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Digesting the problem
Terry Slavin, The Guardian
Looking at the cows on his dairy farm in Devon, Winston Reed does not see what many environmentalists do: animals burping up vast quantities of methane, a greenhouse gas 21 times more potent than CO2. He is more concerned with what comes out of the animals' other end - and it offers hope for the planet. As Reed says: "The poo from four cows can produce enough energy to heat and light a house for a year."
Unlike the methane that cows and other ruminants exhale as their stomachs convert grass into milk, and which is believed to be responsible for up to a quarter of "manmade" methane emissions worldwide, the gas in their manure can be harnessed as a force for good. And the same goes for all other forms of organic waste that would otherwise rot in landfill sites.
Reed, 35, is seeking planning permission to build an energy centre on his farm, in a rural community on the outskirts of Tiverton, near Exeter, taking in manure from local farms and waste from local abattoirs and food processors. It would not be the first of its kind in the UK, but it would be by far the most ambitious - creating electricity to light 6,000 local houses and £700,000 worth of heat for local industries, including a sawmill plant making wood pellets for biomass boilers. Since Tiverton's population is only 20,000, it will go a long way to making the town self-sufficient in energy, he says...
(30 July 2008)
Using crop residue for biofuels hurts soil quality (podcast)
Karen Hopkin, Scientific American
Biofuels sound like such a good idea. A clean-burning fuel that reduces our need for foreign oil. What’s not to like? Well, for one thing, turning corn into biodiesel could be taking food off hungry people’s plates. “Okay,” biofuel advocates say, “suppose we just use the stems and leaves that are left over after crops are harvested? That should solve the problem.” Well, maybe not entirely. Because removing that so-called crop residue takes food away from soil microbes. They convert that material into the nutrients that crops need. So says USDA scientist Ann Kennedy of Washington State University.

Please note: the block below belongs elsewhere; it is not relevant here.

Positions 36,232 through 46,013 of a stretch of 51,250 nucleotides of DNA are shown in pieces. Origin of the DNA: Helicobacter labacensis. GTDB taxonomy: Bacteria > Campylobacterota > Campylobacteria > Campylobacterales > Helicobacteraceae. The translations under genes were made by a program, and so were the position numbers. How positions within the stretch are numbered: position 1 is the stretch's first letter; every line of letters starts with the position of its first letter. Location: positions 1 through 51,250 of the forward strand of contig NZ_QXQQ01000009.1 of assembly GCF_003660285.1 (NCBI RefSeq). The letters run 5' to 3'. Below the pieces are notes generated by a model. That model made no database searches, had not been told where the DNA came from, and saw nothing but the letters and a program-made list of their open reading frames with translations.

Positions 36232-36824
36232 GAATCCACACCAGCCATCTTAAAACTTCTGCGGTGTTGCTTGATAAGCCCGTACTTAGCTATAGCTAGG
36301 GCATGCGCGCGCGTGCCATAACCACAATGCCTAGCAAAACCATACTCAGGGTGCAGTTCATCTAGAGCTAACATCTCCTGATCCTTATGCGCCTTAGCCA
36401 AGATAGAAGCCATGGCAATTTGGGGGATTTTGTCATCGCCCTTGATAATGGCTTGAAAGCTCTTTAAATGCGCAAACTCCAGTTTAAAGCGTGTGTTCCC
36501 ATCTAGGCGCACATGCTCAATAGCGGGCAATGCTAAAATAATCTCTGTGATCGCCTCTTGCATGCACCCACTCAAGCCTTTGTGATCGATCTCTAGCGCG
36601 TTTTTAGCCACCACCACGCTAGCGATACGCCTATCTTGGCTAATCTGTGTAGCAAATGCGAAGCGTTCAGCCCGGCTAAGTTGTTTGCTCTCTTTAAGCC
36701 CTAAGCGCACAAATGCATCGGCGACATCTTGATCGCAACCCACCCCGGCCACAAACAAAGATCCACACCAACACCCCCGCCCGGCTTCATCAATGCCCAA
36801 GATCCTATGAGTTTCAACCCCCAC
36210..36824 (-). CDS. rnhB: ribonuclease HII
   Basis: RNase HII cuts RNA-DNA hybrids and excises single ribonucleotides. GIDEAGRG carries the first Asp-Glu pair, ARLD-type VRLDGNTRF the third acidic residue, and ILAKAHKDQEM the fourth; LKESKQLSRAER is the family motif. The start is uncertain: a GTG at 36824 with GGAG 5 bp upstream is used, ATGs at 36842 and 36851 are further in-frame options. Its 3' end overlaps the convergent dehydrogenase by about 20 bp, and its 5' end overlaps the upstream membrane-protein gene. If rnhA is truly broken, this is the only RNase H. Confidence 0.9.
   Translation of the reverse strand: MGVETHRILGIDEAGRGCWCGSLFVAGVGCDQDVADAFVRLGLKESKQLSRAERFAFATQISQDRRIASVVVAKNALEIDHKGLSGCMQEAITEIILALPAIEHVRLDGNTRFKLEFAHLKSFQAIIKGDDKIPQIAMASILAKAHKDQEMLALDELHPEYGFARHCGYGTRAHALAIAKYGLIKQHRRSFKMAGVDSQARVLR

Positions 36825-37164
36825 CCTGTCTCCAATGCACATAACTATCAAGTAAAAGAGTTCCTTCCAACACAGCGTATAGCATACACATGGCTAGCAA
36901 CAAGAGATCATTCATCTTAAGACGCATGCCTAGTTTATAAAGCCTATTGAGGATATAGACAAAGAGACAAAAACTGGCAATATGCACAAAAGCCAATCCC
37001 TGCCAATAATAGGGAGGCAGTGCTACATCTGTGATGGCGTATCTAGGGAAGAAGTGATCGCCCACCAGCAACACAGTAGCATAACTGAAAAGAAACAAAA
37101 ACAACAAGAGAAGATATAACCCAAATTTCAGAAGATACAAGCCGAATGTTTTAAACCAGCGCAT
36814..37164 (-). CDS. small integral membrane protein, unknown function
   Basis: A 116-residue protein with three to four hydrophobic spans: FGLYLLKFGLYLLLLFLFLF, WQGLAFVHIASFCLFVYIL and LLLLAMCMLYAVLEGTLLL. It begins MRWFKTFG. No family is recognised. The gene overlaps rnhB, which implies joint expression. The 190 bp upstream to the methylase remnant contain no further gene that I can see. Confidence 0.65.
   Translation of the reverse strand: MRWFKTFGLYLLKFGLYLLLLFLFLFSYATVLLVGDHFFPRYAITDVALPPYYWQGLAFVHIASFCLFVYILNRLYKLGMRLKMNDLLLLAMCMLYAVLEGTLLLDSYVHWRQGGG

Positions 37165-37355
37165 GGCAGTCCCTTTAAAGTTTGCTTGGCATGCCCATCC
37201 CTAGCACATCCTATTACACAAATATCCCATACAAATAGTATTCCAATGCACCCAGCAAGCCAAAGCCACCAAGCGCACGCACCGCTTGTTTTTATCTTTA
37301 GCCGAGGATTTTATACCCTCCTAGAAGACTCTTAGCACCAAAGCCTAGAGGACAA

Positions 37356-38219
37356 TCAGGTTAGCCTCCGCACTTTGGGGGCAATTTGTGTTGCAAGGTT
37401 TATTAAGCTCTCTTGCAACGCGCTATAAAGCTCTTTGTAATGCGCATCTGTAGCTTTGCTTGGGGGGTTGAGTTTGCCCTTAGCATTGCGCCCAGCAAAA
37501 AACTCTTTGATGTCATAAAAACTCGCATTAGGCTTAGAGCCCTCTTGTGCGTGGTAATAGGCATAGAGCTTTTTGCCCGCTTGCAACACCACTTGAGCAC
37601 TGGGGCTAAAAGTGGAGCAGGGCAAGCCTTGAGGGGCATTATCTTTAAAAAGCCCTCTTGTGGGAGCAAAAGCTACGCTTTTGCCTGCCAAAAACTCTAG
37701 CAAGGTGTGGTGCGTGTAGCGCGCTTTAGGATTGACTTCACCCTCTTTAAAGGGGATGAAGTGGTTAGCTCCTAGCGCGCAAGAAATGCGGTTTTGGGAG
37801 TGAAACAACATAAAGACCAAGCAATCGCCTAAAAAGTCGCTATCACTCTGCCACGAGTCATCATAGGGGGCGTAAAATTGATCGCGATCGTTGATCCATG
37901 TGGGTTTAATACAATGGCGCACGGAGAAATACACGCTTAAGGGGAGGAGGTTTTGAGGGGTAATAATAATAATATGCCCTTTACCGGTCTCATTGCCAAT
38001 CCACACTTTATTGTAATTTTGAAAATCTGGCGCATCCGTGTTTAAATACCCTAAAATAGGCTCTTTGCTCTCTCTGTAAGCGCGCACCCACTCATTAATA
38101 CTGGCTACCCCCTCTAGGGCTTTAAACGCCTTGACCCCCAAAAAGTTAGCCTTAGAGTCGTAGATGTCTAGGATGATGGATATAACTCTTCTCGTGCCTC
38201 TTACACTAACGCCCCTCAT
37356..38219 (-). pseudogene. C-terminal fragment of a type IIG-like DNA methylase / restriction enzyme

Microbes break down crop residue to form organic matter—the stuff that gives soil its rich, dark color. Organic matter, in turn, provides nutrients, helps the soil retain water, and prevents erosion. So, if you harvest the crop residue to produce biofuels, you remove the materials that are fodder for the bugs that make organic matter. Soil quality would drop, and farmers would have to find some other way to fertilize their fields. So biofuels are not a magic bullet. Maybe you should just eat the corn and ride your bike...
(30 July 2008)
Obama's biofuels policy tension
US presidential hopeful Barack Obama is coming under increasing pressure to change his policies on biofuels.
Senator Obama has been a big supporter of corn subsidies for American farmers to produce the plant-fuel ethanol.
But a new report from his own green adviser warns of the many problems associated with the biofuel.
Daniel Kammen's paper says that a car will emit more greenhouse gases driving on corn ethanol processed with coal than it will using normal petrol...
(28 July 2008)